Colt Mk 12 cannon

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Colt Mk 12
A pair of Mk 12 cannons in the forward fuselage of a Chance-Vought F-8 Crusader.
Type Autocannon
Place of origin United States
Service history
In service 1950s–1960s
Used by United States Navy
Wars Vietnam War
Weight 46 kg (101 lb)

Caliber 20 (0.79 in) mm × 110 mm (USN)
Action Gas-operated reloading
Rate of fire 1,000 rpm
Muzzle velocity 1,010 m/s (3,300 ft/s)

The Colt-Browning Mk 12 was a 20 mm cannon widely used by the United States Navy after World War II.


The Mk 12 was an advanced derivative of the wartime Hispano HS 404 that had been used on a variety of American and British fighter aircraft during World War II. It used a lighter projectile with a bigger charge for better muzzle velocity and higher rate of fire at the cost of hitting power. It entered U.S. Navy and U.S. Marine Corps service in the mid-1950s, replacing the Navy's earlier M3 cannon.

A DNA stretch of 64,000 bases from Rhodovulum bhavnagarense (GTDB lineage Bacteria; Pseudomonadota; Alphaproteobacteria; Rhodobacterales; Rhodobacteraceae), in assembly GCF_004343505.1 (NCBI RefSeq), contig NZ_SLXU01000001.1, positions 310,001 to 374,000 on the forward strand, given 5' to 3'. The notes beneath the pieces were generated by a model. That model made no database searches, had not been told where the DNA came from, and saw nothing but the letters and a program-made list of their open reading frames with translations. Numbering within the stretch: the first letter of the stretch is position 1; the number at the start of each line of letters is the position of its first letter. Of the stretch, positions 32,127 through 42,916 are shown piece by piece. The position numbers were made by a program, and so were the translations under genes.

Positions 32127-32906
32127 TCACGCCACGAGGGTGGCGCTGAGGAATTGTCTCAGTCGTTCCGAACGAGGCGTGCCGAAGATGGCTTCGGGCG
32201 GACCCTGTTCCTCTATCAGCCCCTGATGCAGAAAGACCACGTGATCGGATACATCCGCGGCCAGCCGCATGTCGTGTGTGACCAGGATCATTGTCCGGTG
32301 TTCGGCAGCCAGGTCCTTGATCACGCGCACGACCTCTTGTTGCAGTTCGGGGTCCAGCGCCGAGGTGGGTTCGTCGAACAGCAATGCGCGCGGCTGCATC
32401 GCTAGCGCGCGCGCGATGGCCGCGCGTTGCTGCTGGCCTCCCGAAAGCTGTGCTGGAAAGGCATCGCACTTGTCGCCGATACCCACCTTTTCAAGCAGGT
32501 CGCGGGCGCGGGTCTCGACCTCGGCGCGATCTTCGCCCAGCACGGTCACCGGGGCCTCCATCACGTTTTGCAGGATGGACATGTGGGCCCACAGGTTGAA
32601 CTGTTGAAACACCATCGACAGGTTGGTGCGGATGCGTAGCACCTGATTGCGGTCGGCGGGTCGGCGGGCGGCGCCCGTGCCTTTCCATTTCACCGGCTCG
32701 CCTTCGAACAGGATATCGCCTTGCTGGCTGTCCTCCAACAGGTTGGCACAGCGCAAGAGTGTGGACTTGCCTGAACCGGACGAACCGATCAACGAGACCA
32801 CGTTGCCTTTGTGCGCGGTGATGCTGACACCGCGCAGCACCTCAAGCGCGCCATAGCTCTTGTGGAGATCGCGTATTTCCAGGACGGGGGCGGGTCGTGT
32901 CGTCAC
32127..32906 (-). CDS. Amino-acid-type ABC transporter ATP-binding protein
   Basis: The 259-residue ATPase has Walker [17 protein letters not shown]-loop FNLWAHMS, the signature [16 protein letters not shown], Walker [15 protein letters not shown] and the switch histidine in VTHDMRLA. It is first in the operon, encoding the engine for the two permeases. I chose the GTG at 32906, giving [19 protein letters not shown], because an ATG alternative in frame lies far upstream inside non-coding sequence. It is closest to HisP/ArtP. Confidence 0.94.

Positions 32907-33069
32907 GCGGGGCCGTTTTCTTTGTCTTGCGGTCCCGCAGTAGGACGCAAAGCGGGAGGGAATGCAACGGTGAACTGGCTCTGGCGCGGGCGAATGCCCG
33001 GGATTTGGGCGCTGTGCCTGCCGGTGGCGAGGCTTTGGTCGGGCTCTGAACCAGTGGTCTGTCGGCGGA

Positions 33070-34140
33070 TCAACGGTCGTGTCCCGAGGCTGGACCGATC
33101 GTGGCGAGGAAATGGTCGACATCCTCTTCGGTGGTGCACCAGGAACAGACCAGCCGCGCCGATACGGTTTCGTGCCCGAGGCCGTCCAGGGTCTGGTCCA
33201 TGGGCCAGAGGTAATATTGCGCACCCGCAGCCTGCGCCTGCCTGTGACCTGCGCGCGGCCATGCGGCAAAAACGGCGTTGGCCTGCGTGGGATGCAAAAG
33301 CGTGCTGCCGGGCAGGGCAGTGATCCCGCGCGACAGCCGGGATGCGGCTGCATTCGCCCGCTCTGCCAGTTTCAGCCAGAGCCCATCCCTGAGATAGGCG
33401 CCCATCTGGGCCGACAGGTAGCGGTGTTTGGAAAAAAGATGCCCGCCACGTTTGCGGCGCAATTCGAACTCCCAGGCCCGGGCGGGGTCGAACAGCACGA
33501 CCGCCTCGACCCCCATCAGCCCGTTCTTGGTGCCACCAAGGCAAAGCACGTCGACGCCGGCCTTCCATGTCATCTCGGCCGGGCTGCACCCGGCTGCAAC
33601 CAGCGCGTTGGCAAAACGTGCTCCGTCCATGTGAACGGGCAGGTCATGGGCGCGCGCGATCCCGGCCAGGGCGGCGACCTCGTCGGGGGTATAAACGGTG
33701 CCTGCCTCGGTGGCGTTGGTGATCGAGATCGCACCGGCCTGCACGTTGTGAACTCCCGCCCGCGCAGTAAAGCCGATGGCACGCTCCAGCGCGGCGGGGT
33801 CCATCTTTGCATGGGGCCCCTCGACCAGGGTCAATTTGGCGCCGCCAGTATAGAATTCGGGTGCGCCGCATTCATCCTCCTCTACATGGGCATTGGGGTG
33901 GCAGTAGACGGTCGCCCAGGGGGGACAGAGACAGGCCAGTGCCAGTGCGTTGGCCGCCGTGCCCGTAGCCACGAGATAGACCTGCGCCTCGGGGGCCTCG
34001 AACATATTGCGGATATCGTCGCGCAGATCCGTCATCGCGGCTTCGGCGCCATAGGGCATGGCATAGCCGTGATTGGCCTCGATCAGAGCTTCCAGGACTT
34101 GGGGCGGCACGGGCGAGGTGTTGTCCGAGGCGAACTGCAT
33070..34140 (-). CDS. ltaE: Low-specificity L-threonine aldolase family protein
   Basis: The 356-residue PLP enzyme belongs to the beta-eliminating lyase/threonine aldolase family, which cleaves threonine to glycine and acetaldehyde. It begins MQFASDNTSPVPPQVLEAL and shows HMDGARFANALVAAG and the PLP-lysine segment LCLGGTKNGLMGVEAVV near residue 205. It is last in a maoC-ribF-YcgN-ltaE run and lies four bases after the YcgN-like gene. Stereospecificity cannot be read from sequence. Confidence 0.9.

In service, the Mk 12 proved less than satisfactory. Although its muzzle velocity and rate of fire were acceptable, it was inaccurate and frequently unreliable. Pilots of the F-8 Crusader over North Vietnam, in particular, appreciated the presence of the cannon, but jams and stoppages were common, especially following hard dogfighting maneuvers.

Nevertheless, the Mk 12 was standard cannon armament on gun-armed Navy and Marine Corps fighters from the early 1950s to the early 1960s, including the F4D Skyray, F3H Demon, A-4 Skyhawk, F-8 Crusader and Navy versions of the A-7 Corsair II. The Air Force version of the Corsair II, the A-7D, had a six-barreled M61A1 rotary 20mm cannon.

The Mk 12 is not the same as the Pontiac M39 cannon used on the F-100 Super Sabre, F-101 Voodoo, F-5A Freedom Fighter and F-5E Tiger II fighters of the U.S. Air Force, despite the similar caliber.


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